The One who died for us—who was raised to life for us!—is in the presence of God at this very moment sticking up for us. Do you think anyone is going to be able to drive a wedge between us and Christ's love for us? There is no way! Not trouble, not hard times, not hatred, not hunger, not homelessness, not bullying threats, not backstabbing, not even the worst sins listed in Scripture:

NOTHING — nothing living or dead, angelic or demonic, today or tomorrow, high or low, thinkable or unthinkable—absolutely nothing can get between us and God's love because of the way that Jesus our Master has embraced us.

If you want to know what the Bible has to say about it, then that's it. God never EVER rejects His own. You worship God, you're in, no matter who you are, what you've done, where you come from, or who else may hate you and want to take you down.

So where DID this idea come from that there may be those who love and worship God, but God kicks to the curb? Two possibilities.

1) The first one might be found in Matthew 7 when Jesus said that not everyone who called Him Lord would enter the kingdom of heaven. Seems like a raw deal, right? But Jesus uses a very important phrase in that passage, go look and see. He says "I never knew you."

Knowing Jesus means being in a relationship with Him that is so intimate He actually has taken up residence within you. This isn't about paying lip service, this is about genuine love.

Jesus spends a little more time on this concept in Matthew 25, giving three stories that show the difference between those who are in this relationship with Him and those who aren't. You and I can maybe fool each other, but we can't fool Him.

2) The second possibility might be found in a very famous passage in Romans 9. Be careful with this passage! At first pass God comes off sounding arbitray and capricious, but if you know God's character, then you know that can't be right. So what's really going on in this chapter?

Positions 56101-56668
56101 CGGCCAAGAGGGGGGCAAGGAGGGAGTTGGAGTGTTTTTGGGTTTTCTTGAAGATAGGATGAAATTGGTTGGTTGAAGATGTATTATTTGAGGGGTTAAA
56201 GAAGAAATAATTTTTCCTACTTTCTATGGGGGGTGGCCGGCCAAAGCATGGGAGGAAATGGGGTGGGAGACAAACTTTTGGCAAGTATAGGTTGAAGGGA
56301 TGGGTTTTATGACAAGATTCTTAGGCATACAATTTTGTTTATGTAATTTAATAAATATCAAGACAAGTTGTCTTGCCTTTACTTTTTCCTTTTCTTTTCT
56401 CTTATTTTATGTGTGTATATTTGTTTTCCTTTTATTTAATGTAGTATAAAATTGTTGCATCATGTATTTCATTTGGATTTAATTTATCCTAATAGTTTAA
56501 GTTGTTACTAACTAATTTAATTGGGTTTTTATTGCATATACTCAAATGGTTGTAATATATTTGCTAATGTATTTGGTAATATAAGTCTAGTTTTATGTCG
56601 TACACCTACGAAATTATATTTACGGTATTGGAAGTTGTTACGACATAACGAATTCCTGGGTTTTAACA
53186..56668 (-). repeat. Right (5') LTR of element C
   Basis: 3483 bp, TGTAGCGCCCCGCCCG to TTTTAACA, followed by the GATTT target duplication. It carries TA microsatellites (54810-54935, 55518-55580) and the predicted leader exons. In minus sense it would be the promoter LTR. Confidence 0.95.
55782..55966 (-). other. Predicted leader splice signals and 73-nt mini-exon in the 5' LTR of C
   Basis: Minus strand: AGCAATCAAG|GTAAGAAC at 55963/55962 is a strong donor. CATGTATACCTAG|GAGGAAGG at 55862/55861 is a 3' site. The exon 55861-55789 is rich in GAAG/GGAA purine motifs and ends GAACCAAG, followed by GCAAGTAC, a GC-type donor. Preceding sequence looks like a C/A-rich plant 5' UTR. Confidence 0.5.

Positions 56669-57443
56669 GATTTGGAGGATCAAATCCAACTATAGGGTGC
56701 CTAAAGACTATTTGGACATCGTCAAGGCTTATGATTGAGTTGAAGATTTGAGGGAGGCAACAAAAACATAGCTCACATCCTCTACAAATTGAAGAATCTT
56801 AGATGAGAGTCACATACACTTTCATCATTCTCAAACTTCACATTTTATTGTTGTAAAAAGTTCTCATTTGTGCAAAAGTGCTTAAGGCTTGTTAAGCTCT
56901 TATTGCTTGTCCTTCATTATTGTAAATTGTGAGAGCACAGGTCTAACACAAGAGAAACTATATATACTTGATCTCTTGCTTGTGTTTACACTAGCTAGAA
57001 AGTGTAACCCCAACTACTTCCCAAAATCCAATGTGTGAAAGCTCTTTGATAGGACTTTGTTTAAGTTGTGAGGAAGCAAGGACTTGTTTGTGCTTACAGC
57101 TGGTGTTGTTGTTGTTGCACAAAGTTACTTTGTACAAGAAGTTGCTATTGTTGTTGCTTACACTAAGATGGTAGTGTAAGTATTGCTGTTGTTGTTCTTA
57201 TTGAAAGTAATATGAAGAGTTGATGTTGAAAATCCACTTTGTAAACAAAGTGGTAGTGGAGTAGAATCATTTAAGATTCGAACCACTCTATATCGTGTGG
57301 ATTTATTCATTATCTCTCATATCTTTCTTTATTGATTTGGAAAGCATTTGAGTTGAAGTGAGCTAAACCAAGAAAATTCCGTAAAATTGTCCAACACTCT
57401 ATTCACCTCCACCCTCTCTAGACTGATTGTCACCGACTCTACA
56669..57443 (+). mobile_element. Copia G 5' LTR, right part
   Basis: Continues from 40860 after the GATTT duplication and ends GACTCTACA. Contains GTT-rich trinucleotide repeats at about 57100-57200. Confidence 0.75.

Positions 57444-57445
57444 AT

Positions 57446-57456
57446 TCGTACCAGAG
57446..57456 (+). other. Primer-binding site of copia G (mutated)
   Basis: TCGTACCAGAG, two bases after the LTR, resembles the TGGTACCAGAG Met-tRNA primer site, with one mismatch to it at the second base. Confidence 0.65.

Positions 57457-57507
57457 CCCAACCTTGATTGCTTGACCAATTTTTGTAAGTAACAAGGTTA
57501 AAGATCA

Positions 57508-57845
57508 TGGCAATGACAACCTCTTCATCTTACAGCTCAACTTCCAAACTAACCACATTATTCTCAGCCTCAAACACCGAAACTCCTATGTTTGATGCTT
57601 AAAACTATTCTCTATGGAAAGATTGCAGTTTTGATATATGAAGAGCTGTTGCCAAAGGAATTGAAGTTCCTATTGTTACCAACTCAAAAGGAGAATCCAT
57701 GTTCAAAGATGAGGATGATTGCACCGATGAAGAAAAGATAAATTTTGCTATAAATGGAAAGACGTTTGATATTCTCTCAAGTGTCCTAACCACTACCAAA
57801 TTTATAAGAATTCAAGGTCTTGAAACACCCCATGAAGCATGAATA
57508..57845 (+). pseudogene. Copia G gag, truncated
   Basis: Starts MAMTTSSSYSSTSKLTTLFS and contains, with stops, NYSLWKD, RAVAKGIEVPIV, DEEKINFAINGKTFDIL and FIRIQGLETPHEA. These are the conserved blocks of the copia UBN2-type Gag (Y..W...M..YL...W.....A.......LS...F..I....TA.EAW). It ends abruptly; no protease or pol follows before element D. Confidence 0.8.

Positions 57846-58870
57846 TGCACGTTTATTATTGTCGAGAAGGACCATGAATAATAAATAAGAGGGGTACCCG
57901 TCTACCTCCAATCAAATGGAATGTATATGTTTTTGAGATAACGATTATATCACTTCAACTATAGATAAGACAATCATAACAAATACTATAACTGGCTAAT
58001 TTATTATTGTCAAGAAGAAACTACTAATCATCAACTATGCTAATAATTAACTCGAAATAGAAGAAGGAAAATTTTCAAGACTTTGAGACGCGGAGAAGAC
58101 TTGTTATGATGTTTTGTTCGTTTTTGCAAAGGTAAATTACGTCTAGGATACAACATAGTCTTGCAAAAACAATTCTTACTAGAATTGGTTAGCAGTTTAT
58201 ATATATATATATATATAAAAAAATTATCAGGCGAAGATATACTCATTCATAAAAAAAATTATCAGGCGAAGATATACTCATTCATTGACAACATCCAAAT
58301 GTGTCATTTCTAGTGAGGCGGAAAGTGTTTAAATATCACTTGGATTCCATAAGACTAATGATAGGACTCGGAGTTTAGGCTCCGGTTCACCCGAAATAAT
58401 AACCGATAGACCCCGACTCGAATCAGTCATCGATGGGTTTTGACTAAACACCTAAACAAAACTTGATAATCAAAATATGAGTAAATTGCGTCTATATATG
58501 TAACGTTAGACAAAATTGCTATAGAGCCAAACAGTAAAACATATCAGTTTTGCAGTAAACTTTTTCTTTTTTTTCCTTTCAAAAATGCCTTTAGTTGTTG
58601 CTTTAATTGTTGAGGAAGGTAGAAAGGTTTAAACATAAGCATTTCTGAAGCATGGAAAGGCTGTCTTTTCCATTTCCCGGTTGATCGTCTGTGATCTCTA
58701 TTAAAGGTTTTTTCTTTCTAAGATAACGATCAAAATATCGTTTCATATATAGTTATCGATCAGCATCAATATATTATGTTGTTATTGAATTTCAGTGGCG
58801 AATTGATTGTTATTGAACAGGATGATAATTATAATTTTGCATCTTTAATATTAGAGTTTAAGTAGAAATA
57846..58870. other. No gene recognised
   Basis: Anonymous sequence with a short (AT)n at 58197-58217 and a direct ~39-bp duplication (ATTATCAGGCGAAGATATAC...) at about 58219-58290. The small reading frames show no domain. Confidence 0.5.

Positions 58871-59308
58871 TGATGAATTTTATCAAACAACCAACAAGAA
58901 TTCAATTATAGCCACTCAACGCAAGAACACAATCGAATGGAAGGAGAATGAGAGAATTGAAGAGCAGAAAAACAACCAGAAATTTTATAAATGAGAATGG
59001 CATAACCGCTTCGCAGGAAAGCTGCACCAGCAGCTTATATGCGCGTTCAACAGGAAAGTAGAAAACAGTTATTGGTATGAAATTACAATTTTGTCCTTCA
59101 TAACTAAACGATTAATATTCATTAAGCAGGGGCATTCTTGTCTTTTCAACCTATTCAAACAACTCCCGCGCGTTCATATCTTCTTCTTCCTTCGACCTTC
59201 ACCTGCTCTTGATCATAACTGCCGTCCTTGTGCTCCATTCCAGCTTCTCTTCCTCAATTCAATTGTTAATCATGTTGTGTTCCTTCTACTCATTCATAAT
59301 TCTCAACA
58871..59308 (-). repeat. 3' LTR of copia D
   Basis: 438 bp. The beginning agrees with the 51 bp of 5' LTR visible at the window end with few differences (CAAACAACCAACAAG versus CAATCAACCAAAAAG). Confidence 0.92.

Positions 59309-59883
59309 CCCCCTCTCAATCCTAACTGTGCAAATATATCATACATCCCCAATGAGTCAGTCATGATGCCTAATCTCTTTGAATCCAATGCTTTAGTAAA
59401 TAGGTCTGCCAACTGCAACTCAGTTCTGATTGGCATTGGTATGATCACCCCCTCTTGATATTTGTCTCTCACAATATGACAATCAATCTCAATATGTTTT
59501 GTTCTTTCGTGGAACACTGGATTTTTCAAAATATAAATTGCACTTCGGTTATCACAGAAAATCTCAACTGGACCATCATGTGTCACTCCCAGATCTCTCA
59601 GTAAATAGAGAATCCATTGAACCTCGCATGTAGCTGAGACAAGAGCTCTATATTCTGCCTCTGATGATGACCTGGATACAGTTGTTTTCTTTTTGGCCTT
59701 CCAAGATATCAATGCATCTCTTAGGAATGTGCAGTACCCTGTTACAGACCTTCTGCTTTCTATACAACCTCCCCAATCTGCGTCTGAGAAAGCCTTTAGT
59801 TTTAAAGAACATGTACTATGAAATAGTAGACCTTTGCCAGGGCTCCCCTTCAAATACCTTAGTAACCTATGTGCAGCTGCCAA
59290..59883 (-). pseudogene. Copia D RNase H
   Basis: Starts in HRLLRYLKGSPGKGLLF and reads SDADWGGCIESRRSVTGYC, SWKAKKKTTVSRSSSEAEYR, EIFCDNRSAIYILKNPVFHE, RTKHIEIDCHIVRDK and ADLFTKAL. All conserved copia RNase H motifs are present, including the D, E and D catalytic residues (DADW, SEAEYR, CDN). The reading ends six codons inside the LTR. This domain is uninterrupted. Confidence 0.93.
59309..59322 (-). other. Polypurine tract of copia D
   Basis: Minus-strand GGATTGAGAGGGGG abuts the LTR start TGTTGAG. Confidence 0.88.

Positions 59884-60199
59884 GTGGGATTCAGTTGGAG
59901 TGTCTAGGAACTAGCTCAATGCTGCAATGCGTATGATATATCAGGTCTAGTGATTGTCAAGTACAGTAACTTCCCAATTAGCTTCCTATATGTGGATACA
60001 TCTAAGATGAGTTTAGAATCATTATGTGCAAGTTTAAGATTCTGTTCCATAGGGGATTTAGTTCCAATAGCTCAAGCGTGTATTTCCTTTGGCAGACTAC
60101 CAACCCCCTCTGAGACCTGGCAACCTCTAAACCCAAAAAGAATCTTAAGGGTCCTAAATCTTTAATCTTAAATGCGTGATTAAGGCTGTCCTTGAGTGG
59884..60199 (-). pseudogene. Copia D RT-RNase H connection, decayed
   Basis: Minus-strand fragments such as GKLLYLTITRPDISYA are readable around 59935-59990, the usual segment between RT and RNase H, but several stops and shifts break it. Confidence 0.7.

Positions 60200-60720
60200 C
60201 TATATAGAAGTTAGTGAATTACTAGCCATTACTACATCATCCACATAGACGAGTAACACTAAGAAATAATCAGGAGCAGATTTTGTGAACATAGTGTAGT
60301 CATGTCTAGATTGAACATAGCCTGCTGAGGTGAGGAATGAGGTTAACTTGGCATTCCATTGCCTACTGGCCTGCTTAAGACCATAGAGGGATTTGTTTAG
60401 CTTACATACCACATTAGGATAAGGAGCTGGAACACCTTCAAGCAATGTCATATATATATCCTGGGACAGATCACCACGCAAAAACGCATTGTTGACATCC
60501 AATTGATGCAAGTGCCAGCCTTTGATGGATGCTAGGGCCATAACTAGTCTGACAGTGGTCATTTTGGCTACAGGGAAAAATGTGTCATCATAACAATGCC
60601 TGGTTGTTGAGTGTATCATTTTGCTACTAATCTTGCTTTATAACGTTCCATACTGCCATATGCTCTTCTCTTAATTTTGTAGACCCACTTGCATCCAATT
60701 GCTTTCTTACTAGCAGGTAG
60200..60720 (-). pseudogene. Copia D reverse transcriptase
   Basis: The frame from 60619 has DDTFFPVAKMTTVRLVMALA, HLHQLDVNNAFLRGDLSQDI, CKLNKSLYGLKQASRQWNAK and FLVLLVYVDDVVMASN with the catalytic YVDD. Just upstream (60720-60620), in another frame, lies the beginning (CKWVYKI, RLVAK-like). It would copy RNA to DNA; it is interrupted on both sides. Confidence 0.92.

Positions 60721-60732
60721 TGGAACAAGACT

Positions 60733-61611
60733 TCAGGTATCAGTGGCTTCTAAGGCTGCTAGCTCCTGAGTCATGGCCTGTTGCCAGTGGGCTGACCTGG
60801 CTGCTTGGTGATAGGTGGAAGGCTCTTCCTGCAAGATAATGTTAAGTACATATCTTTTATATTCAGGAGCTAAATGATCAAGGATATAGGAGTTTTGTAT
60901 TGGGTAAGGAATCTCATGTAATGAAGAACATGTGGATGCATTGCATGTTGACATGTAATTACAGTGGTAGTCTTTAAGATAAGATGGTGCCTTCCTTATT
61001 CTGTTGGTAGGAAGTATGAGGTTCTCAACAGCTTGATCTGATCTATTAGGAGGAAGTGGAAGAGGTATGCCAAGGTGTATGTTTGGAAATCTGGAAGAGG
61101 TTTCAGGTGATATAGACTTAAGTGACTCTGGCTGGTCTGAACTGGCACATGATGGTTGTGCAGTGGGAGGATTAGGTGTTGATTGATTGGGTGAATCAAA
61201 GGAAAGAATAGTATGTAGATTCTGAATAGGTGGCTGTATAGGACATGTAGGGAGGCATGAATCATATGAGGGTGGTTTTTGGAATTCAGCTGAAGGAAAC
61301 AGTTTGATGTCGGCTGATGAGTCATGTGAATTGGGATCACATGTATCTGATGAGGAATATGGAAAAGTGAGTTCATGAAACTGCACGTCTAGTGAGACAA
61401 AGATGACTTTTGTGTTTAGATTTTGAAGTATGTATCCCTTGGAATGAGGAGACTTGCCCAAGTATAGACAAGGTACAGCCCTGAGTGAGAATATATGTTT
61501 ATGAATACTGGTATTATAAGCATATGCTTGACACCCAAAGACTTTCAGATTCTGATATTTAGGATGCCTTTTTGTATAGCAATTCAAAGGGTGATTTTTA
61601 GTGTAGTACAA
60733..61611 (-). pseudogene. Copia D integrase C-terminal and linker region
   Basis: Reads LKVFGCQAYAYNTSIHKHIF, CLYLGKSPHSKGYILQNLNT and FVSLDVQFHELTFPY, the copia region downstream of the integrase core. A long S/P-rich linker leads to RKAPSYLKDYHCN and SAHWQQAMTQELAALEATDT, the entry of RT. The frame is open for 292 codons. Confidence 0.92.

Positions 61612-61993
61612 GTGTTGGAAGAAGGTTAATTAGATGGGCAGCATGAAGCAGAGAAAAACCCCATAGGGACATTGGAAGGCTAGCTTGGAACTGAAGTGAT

If you have a Bible, open it up to Romans 9 because it is this section which probably gave the poet the idea that God turns His back on some people.

The fact is, this chapter is about love and mercy, not about judgment. It is God's desire, He says elsewhere in the Bible, that not anyone should pay the penalty of sin. He's taking His time bringing about the judgment of the world because He wants everyone to have as many chances as possible to hear the good news that rescue is available.

So God shows mercy on everyone He wants to show mercy on. Nobody is too low, too awful, too brutal, too horrifying in His eyes. He only sees the broken little girl or boy who needs love and cherishing.

Does God harden some people? This scripture here says yes. Does God have mercy on everyone? Ultimately the answer is no. Yet do people freely choose to reject God? Scripture answers yes without explaining how these truths fit together. God is the sovereign ruler of history, shaping it for His own purposes. There is no power that can resist God. He knows that people make choices for or against the gospel, and all who come to God are accepted by Him.

Why should we be blamed, or any person be blamed, for unbelief if in fact God makes the final decision in our destinies anyway? God’s got the whole story pre-written, why do we even need to show up? Why should we be held accountable if we don’t have any say-so in our destinies anyway?

We actually do have a say-so in our destinies. Yes, God elects, but we are also responsible to respond in faith. You might ask: "Well, look, if I can't believe until God chooses to work in me, then why does He condemn me for not believing?"

Paul answers as follows (look down the passage till you see the number "20")

Who in the world do you think you are to second-guess God? Do you for one moment suppose any of us knows enough to call God into question? Clay doesn't talk back to the fingers that mold it, saying, "Why did you shape me like this?"

Paul goes behind that question to show its true character; he shows that it is really an attempt to put all the blame on God, and, thus, to make the creature more righteous than the creator, so that you and I, the human beings end up more just than God. Paul is saying that, in effect, this question elevates human values and human standards and human insights above God and saying: God, You used Your sovereignty in an unwise, unrighteous way.